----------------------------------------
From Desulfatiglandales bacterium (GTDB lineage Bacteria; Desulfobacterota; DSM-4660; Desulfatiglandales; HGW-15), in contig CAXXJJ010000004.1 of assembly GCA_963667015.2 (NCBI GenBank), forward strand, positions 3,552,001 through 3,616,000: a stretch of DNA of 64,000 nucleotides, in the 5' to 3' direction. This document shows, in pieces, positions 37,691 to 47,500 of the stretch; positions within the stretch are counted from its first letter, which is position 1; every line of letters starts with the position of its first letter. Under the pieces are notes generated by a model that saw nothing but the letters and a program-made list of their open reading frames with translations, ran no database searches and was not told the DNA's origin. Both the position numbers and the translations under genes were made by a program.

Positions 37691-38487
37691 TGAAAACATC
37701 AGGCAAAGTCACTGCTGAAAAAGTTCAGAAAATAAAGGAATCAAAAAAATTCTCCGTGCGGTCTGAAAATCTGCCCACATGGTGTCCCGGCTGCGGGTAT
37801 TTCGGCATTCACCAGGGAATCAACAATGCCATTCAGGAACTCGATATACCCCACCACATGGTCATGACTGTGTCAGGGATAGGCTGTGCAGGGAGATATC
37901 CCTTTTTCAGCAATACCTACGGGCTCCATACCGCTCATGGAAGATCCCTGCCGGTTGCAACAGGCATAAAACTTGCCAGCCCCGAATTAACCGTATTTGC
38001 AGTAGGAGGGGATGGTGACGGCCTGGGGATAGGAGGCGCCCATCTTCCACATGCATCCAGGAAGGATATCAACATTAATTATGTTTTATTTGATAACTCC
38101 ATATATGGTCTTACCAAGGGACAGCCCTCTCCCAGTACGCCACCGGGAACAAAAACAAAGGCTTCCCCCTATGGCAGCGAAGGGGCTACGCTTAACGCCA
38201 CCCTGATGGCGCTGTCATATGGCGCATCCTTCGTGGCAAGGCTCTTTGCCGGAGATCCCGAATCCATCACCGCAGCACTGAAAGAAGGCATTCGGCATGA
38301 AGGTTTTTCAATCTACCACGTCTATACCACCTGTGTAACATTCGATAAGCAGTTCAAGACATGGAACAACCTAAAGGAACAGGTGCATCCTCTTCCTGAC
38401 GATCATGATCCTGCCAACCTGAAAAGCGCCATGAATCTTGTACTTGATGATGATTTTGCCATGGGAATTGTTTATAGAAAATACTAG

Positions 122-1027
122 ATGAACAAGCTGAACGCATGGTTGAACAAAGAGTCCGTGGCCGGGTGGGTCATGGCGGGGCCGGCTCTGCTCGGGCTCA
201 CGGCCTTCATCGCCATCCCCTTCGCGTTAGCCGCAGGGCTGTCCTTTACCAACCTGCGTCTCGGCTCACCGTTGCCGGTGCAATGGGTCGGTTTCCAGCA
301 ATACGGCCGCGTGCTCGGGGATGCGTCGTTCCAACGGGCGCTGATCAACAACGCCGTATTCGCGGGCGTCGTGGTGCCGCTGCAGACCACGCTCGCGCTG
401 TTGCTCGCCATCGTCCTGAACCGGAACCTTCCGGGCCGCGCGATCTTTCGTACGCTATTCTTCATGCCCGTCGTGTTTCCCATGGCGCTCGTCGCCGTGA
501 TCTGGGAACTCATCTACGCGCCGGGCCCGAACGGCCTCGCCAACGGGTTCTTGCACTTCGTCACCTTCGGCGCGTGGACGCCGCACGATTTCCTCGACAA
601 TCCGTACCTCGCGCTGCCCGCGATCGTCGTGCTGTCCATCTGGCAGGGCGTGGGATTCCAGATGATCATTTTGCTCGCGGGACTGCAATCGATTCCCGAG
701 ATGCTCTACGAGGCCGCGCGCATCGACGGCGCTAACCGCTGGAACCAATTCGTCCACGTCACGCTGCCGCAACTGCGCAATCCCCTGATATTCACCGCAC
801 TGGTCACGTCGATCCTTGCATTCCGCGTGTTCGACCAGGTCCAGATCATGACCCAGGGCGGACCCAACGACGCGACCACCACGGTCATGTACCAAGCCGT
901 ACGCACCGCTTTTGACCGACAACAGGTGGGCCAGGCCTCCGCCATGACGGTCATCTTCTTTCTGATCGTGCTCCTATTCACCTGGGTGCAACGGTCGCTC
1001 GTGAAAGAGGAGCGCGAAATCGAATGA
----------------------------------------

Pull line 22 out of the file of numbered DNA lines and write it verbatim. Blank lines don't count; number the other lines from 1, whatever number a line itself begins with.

1001 GTGAAAGAGGAGCGCGAAATCGAATGA